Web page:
If you had unlimited resources to purchase any type of camera, what would it be and why?




A digital Hasselblad camera. I love the way that the Hasselblad feels and looks and the convenience of the digital capture would remove a couple of steps from the process I currently use.

Who are your favorite photographers and why?



I love the spectacle of the dress-ups and performance that appeared in 19th century French and English tableaux photography. The photographers who worked in the tableaux in the 19th century such as Julia Margaret Cameron, Lewis Carroll, Clementina Lady Hawarden and the photographers who photographed Hannah Cullwick and the Countess de Castiglione were ahead of their time. The Victorian photographers were dealing with the themes of illusion, symbolism, the imaginary, theatre and performance. Their work feels very contemporary to me. More recent photographers who work like this and inspire include, Jeff Wall, Ralph Eugene Meatyard who created a family of characters who performed narratives and Cindy Sherman who constantly presents us with an incredible array of characters and personalities. I’m intrigued by the way Yasumasa Morimura reinvents himself and the story-telling magic of Miwa Yanagi’s work. I admire the work of photographers who portray the world around them and in doing so also reveal as much about their inner world. I’m talking about artists such as Diane Arbus, Roger Ballen, Richard Billingham, Martin Parr and Nan Goldin.

What has been the shining moment of your career thus far?

Finding my subject matter.

Do you have any tips/tricks or advice for amateur photo nerds who are looking to shoot full time or students who are just starting out?



I would encourage photographers and students to find the subject matter that inspires them and gives them endless possibilities for interpretation. This is about finding your voice. You usually don’t have to travel very far to find your ideas because they may already be existing under your nose. I think that you must also think critically about what makes a good image. In other words, what is cliche, what is hackneyed, what is a stereotype, what is gratuitous, what is ideologically insensitive etc. Photography is easy in that anyone can take a bad picture, but it requires a lot of thought and work to create a good picture.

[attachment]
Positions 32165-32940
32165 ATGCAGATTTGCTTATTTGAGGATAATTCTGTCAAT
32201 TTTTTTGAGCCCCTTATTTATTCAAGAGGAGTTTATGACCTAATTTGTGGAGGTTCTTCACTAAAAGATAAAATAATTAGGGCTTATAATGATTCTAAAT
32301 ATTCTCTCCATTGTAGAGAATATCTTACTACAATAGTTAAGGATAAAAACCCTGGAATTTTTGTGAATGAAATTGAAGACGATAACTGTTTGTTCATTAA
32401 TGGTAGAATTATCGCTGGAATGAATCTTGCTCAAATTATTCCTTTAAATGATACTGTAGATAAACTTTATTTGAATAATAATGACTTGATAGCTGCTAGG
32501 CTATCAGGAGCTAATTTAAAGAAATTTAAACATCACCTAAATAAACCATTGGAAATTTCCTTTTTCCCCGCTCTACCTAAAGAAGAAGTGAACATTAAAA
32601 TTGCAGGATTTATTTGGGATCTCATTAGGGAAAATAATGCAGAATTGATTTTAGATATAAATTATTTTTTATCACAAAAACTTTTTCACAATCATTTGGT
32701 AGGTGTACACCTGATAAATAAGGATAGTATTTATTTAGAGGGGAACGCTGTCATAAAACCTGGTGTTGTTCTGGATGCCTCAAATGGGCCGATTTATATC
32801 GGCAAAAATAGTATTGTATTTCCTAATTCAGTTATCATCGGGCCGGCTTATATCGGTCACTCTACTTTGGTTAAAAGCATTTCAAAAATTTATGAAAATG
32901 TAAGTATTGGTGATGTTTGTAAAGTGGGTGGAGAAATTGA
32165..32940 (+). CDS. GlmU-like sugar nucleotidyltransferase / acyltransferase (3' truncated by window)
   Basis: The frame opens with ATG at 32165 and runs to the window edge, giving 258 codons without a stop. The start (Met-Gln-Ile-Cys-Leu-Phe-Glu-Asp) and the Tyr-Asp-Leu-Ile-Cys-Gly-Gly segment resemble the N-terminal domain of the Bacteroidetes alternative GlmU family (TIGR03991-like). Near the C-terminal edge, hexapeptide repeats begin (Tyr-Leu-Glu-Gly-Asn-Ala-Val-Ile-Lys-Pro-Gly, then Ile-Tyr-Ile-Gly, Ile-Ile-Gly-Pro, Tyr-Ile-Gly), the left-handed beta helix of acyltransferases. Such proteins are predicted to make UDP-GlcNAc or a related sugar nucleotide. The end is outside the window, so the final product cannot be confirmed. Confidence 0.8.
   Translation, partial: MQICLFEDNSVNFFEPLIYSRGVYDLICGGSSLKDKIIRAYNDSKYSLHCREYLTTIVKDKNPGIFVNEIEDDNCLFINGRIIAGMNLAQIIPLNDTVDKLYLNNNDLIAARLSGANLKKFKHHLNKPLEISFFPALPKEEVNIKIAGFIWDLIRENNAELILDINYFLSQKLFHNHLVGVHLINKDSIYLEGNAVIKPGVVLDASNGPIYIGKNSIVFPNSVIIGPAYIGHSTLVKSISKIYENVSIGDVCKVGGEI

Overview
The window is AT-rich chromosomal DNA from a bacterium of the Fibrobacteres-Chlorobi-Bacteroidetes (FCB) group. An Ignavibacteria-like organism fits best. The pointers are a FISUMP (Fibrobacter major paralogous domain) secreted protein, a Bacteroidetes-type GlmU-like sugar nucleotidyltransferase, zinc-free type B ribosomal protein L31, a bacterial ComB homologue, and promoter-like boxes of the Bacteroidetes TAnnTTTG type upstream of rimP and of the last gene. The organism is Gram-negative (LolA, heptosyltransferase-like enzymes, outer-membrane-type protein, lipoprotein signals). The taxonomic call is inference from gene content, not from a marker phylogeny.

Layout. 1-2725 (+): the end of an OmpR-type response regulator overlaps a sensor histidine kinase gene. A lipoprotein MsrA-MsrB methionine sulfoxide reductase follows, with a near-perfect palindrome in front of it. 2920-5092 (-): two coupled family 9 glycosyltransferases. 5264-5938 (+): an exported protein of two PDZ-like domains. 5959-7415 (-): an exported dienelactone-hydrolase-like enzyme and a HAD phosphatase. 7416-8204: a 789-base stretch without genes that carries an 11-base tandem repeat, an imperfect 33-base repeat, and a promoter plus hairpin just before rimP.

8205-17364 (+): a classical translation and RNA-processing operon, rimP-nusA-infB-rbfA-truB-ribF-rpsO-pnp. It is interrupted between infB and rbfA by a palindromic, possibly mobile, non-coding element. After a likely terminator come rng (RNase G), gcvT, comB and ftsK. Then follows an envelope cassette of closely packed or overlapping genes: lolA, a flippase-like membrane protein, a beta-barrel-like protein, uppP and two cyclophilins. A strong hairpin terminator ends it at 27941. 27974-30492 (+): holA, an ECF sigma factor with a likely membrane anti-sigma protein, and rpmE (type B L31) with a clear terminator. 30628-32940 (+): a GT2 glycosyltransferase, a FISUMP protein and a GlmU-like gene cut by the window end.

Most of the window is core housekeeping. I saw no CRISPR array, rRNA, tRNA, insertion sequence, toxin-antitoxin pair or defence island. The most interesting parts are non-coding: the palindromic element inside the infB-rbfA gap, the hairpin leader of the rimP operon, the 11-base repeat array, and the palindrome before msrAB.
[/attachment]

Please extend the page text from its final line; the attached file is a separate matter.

What’s the soundtrack to your life and/or your favorite music to listen to while editing?


When I go on my daily walk I listen to music which ranges from classical to 70s to what my friends send me. I have musician friends who send me their music and listening to their compositions is special. When I work, I work in silence. I love the silence as much as the music.

what’s your favorite hang (when shooting or not)?



Home, home and home. Everything I need to make me happy is there.

Best chow (meal/snack) to get you ready for a shoot or best way to celebrate a brilliant capture?



During the day it would have to be a toasted cheese sandwich made with quality bread and cheese and cooked to perfection! In the evening, I always have one good glass of red wine.

will you share with us one of your favorite shots?

I like The Loners from my series Between Worlds. It’s a comment about getting older and feeling more physically more fragile and vulnerable, even feeling more isolated as the world goes spinning past. In my picture, the rabbits in their old age have a quiet life and spend their time by going on walks by the ocean.

Your favorite photo by another photographer?

This is an impossible question and unanswerable. I can’t point to one photograph in the history of photography and single it out. My answer would change everyday as I discovered something new about a picture. So today it is going to be ‘Snow white’ by MiwaYanagi. I love the double spookiness of the figure and the reflection in the mirror.

©MiwaYanagi

Has your passion for photography changed at all since turning “pro”?



I never considered myself turning pro as think that this type of terminology belongs in the commercial world. I make pictures which is something I have always loved doing, even before my work was recognized. Nothing has changed in this regard.

Do you have a favorite / lucky item of clothing, outfit or uniform that you like to wear when shooting an important assignment or project?



I’ve learned that it’s a good idea to wear the right shoes in the landscape. I have taken a few falls because I was wearing the wrong type of shoes. And being a Melbourne girl, the colour black is de riguer, whether I’m taking pictures or not.

Are you a photography nerd or a camera gangsta?



I’m just an Ebay gangsta.

What’s your sign?

Scorpio

who would you like to see interviewed by photopolus next?

Anna Gaskell. I love the way she creates narrative in her work.



©PolixeniPapapetrou

If you are a photographer and would like to be featured as a future/potential Art Star on our blog, email us!
info@photopolus.com or ange@angefitzgerald.com, subject: Art Star.
*please include your website and examples of your work